High-performance liquid chromatography analysis of costunolide and dehydrocostus lactone in radix aucklandiae ethanol extracts

High-performance liquid chromatography analytical conditions for costunolide and dehydrocostus lactone

The chromatographic conditions were as follows: Mobile phase, methanol: Water (68:32, v/v); column flow rate, 1.0 ml/min; column temperature, room temperature; chromatographic run time, 15.0 min, 17.0 min, respectively; injection volumes, 10 μl; and wavelengths, 225 nm.

Method validation

The described method was validated according to the International Conference on Harmonization guidelines.[16]

Assay of costunolide and dehydrocostus lactone in radix aucklandiae ethanol extracts

Three hundred and eighty microgram per millilitre of costunolide and 480 μg/ml of dehydrocostus lactone were prepared, respectively, by dissolving a weighed amount in the mobile phase. Serial dilutions were made to produce the 152, 76, 38, 15.2 and 7.6 μg/ml working standards of costunolide and 192, 96, 48, 19.2 and 9.6 μg/ml working standards of dehydrocostus lactone. One gram radix aucklandiae ethanol extracts were weighed for sample preparation, and the method of preparation was the same as that of the SFE CO2 extract sample with the respective mobile phase. Samples were analyzed by the previously developed HPLC method. The contents of costunolide and dehydrocostus lactone were calculated from the calibration curve of standards.

Optimization of the formula of the anti-motion sickness herbal medicine by uniform design

Experimental design

To enhance the effect of anti motion sickness, ginger, pogostemonis herba, and radix aucklandiae were applied simultaneously to form a compound recipe of traditional Chinese medicine. Uniform design was applied to determine the optimum dosage and formula of the mixture.[17] According to the Chinese pharmacopoeia and related literature reported on the dosage and effectiveness of these herbal medicine,[8],[9],[18] the dosage range of ginger from 0 to 80 g, pogostemonis herba from 0 to 60 g, and radix aucklandiae from 0 to 10 g for human were selected for investigation by uniform design U5 (53). The levels and factors are listed in [Table 1]. Mice in the dimenhydrinate group were given 0.13 mg dimenhydrinate per 20 g weight, and mice in the control group were given the same volumes of 0.9% NaCl saline.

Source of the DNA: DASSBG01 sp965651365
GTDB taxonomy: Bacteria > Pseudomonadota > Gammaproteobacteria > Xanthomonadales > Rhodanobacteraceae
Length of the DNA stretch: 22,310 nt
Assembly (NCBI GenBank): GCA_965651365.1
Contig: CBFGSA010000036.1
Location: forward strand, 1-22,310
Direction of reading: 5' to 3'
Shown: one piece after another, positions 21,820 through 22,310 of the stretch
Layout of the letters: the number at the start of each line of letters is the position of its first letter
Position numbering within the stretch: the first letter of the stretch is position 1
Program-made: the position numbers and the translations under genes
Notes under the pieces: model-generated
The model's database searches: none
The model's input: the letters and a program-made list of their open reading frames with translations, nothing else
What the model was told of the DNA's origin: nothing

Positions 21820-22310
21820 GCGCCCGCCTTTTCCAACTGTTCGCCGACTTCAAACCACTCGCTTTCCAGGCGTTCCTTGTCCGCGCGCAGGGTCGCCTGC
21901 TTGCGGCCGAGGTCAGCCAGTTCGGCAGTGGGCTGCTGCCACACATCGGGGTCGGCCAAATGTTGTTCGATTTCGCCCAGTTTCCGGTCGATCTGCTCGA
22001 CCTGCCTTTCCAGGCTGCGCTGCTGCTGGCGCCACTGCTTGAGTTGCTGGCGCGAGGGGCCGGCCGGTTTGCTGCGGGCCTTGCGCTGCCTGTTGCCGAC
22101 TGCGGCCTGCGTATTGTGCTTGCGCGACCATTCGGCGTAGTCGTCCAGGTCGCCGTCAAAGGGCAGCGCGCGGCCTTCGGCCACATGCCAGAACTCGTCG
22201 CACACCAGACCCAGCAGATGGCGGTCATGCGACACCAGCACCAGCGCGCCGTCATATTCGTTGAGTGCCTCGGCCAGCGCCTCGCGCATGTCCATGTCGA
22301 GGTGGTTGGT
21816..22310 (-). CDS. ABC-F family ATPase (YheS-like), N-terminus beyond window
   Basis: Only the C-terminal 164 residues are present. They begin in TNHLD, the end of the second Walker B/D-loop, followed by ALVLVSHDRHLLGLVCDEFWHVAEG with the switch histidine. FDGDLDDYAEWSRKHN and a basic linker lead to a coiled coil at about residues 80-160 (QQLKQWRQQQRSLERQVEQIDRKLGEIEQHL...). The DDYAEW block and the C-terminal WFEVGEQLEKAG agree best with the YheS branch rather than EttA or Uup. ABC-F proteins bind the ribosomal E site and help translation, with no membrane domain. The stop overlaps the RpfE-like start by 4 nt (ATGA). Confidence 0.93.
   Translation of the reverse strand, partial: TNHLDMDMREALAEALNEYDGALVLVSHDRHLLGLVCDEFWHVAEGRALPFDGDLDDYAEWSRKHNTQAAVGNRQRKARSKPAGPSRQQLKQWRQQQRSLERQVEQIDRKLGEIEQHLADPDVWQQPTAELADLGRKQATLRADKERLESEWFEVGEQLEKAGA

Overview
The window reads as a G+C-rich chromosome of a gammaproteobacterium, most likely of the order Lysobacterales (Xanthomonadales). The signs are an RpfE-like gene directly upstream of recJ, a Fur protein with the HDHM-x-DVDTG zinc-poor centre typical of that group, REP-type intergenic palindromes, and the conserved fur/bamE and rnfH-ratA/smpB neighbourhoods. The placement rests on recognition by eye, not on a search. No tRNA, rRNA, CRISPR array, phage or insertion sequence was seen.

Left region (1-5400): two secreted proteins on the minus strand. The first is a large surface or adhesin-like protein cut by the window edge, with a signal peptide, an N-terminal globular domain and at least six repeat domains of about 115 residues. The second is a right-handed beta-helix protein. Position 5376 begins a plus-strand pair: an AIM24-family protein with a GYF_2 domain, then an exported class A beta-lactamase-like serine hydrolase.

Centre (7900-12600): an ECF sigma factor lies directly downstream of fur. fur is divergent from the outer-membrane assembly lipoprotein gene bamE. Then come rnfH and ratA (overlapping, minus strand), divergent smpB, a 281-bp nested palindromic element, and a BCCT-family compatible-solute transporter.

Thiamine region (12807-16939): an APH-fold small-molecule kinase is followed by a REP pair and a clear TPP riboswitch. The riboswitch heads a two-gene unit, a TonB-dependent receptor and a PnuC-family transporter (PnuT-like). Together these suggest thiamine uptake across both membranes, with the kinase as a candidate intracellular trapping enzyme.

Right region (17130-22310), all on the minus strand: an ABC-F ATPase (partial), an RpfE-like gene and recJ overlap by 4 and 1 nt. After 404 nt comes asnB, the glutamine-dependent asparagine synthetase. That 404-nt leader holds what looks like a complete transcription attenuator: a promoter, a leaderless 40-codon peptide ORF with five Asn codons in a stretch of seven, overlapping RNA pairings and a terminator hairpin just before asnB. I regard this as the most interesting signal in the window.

Table 1: Factors and levels of uniform design U5 (53) and groups for anti-motion sickness evaluation

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Evaluation of anti motion sickness activity

Administration of drug in mice

Active ingredients were extracted from ginger and radix aucklandiae respectively, under the optimum conditions determined by previous experiments. A total of 70 male mice weighing 18–22 g were purchased from Sino British SIPPR/BK Lab Animal Ltd (Certificate No.: SCXK (HU) 2007 0003, Shanghai, China). The mice were housed at a controlled temperature of 22°C ± 2°C, a relative humidity of 50–60%, lighting (8:00–20:00), and allowed free access to standard dry diet and tap water ad libitum. Mice were randomly divided into the seven groups in [Table 1] (n = 10 for each group). The standard dry diet was removed, and the tap water remained on the night before the experiment. In the experiment, the drugs were given to mice at 0.5 h before rotary stimulus. The dosage given to mice conforms to this conversion: The dosage given to mice per 20 g weight was 0.0026 folders of dosage for humans shown in [Table 1], and ginger SFE CO2 extracts, radix aucklandiae ethanol extracts, and pogostemonis herba essential oil to which the dosage of crude drug for mice was converted, respectively, were administered to mice orally.